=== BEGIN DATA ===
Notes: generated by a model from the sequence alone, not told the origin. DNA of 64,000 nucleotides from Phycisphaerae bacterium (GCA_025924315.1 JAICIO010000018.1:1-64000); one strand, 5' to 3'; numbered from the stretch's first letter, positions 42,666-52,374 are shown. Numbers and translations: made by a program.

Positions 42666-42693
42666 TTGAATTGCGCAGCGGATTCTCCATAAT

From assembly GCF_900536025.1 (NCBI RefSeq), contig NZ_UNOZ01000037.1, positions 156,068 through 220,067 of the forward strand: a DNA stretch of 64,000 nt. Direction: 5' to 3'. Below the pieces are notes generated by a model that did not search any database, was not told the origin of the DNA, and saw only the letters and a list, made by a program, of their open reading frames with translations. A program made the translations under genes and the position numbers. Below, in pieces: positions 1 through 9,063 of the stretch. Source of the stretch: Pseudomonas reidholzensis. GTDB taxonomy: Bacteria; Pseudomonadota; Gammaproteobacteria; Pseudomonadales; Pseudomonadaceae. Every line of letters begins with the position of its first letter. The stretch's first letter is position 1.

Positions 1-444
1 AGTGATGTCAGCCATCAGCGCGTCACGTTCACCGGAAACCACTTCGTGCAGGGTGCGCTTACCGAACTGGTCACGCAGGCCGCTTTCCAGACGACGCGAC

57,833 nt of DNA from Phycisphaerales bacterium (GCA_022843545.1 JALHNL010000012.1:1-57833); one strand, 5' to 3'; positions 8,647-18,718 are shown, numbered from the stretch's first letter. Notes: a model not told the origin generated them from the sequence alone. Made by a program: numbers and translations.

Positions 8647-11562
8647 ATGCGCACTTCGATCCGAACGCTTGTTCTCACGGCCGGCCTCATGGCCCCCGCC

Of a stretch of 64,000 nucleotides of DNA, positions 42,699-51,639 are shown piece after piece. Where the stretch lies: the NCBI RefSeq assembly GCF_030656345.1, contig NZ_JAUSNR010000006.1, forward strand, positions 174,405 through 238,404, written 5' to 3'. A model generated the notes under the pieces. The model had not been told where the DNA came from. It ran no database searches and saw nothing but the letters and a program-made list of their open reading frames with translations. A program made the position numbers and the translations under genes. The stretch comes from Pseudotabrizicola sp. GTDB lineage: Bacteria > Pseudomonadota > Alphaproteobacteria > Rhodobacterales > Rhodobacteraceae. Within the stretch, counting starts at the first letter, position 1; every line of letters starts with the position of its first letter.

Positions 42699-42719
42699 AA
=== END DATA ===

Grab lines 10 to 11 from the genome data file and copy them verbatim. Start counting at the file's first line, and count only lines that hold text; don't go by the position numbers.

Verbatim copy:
Of a stretch of 64,000 nucleotides of DNA, positions 42,699-51,639 are shown piece after piece. Where the stretch lies: the NCBI RefSeq assembly GCF_030656345.1, contig NZ_JAUSNR010000006.1, forward strand, positions 174,405 through 238,404, written 5' to 3'. A model generated the notes under the pieces. The model had not been told where the DNA came from. It ran no database searches and saw nothing but the letters and a program-made list of their open reading frames with translations. A program made the position numbers and the translations under genes. The stretch comes from Pseudotabrizicola sp. GTDB lineage: Bacteria > Pseudomonadota > Alphaproteobacteria > Rhodobacterales > Rhodobacteraceae. Within the stretch, counting starts at the first letter, position 1; every line of letters starts with the position of its first letter.

Positions 42699-42719